A broadly smiling President Barack Obama on Tuesday signed a historic $938 billion health care overhaul that guarantees coverage for 32 million uninsured Americans and will touch nearly every citizen's life, presiding over the biggest shift in U.S. domestic policy since the 1960s and capping a divisive, yearlong debate that could define the November elections.
Celebrating "a new season in America" - the biggest accomplishment of his White House and one denied to a line of presidents before him - Obama made the massive bill law with an East Room signing ceremony.
He was joined by jubilant House and Senate Democrats as well as lesser-known people whose health care struggles have touched the president.
Obama scheduled back-to-back events to mark the moment, with much of his White House audience, as well as hundreds of others, heading to the Interior Department immediately after the signing.
"Today after almost a century of trial, today after over a year of debate, today after all the votes have been tallied, health insurance reform becomes law in the United States of America. Today," Obama said, interrupted by applause after nearly every sentence. "All of the overheated rhetoric over reform will finally confront the reality of reform."
Obama waited well over a year for the moment, and he'll follow it up Thursday with a trip to Iowa to talk it up.
With Victoria Kennedy, widow of the late Sen. Edward Kennedy in the audience, Obama took note of the long battle to bring the health overhaul measure to his desk.
Participants chanted "Fired up, ready to go," as Obama appeared, smiling broadly.
The elaborate White House signing ceremony kicks off the next act: selling the sweeping changes to a skeptical public.
The White House did everything possible to make sure Obama's health care victory lap carried the day with no competition.
A planned announcement of the administration's new drug control policy by Vice President Joe Biden was called off, White House press secretary Robert Gibbs declined to hold his regular daily briefing for reporters and all Obama's meetings were closed to coverage, including one with Israeli Prime Minister Benjamin Netanyahu.
Act II begins Thursday when Obama visits Iowa City, Iowa, where as a presidential candidate he announced his health care plan in May 2007, to talk about how it will help lower health care costs for small businesses and families.
The House late Sunday voted 219-212 - no Republicans voted in favor - to send the 10-year, $938 billion bill to Obama.
The measure, which the Senate passed in December, eventually will extend coverage to 32 million uninsured Americans, reduce federal budget deficits and ban such insurance company practices as denying coverage to people with existing medical problems.
A companion measure sought by House Democrats to make a series of changes to the main bill was approved 220-211. It goes to the Senate, where debate could begin as early as Tuesday. Majority Leader Harry Reid, D-Nev., says he has the votes to pass it - though only under special budget rules requiring just a simple majority vote.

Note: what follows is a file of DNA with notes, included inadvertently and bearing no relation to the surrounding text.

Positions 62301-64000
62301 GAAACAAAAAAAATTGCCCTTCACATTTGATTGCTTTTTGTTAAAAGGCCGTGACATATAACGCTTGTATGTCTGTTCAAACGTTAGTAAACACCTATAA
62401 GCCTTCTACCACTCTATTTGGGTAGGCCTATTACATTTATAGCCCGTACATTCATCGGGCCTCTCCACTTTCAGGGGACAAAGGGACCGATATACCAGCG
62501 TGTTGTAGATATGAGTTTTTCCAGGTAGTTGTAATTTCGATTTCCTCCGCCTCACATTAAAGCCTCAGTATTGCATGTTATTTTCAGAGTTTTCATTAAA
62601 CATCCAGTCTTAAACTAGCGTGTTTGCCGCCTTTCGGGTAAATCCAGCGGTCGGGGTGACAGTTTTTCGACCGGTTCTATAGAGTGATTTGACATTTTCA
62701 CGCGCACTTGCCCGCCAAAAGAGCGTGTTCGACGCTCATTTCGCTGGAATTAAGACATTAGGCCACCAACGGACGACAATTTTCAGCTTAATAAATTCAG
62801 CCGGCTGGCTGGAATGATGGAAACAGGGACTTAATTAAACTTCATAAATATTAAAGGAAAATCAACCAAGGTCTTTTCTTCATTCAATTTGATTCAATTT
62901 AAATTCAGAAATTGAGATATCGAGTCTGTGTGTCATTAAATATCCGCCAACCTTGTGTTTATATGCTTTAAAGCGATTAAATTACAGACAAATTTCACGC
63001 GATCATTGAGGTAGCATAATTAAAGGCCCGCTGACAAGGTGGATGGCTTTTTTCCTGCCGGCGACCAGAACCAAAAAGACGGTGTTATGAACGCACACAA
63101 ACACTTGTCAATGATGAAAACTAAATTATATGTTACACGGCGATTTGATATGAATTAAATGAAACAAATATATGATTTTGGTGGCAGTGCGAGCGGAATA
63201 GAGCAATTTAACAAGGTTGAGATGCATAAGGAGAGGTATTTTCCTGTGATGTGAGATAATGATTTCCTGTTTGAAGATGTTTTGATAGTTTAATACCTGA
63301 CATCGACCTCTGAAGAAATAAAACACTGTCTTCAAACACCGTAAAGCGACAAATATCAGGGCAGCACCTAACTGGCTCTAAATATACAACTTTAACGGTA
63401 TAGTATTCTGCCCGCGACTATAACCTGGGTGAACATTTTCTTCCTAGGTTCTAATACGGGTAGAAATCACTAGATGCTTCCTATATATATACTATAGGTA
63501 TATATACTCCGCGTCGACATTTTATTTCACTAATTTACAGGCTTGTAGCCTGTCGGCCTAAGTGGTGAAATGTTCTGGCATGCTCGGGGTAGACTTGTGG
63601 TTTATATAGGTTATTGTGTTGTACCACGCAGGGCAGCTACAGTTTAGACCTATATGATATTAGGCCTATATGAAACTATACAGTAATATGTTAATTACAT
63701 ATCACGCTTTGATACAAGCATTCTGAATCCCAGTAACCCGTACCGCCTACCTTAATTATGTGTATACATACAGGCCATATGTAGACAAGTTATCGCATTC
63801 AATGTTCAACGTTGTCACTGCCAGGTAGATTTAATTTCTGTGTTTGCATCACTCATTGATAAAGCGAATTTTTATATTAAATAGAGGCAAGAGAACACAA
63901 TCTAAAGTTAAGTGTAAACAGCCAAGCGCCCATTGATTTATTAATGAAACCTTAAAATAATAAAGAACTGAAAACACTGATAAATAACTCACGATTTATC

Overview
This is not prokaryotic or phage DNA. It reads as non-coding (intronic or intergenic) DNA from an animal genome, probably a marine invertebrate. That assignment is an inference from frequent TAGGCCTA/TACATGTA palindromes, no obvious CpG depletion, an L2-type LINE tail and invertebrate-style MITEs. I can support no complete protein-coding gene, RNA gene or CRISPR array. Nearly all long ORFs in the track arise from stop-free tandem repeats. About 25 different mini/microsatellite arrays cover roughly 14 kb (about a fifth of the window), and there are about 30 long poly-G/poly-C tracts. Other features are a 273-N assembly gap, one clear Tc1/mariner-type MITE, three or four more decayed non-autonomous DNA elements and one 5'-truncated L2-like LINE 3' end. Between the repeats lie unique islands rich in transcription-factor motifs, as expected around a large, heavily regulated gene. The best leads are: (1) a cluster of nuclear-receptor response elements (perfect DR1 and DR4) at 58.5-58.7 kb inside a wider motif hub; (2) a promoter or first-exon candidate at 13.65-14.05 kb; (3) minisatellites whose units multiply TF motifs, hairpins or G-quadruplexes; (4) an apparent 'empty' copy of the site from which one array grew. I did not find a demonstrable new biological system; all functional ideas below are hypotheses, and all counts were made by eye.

Republicans are united in opposition to Obama's redesign of the health care system, and are assailing it as an unwarranted government takeover, threatening a move to repeal it.
In the Senate, the GOP plans to offer scores of amendments to slow or change the companion measure, which Democrats hope to approve as written and send directly to Obama for his signature.
Within six months of enactment of the bill - or by the end of September - consumers should notice some changes. Among them, insurers would be required to keep young adults as beneficiaries on their parents' health plans until they turn 26, and companies would no longer be allowed to deny coverage to sick children.
Other changes would not kick in until 2014.
By then, most Americans will for the first time be required to carry health insurance - either through an employer, through a government program or by buying it for themselves. Those who refuse will face penalties from the IRS.
Tax credits to help pay for premiums also will start flowing to middle-class working families with incomes up to $88,000 a year, and Medicaid will be expanded to cover more low-income people.
The nonpartisan Congressional Budget Office said the bill awaiting Obama's signature would cut federal budget deficits by an estimated $143 billion over a decade.
The second measure, which House Democrats demanded before agreeing to approve the first one, includes enough money to close a gap in Medicare prescription drug coverage over the next decade, starting with an election-year rebate of $250 later this year for seniors facing high costs.
Polls show the public is split over the bill, so Obama will stick with the sales job for the foreseeable future, with an eye toward helping those Democrats who cast risky votes for his plan and who are facing tough re-election battles in November.
(Copyright 2010 by The Associated Press. All Rights Reserved.)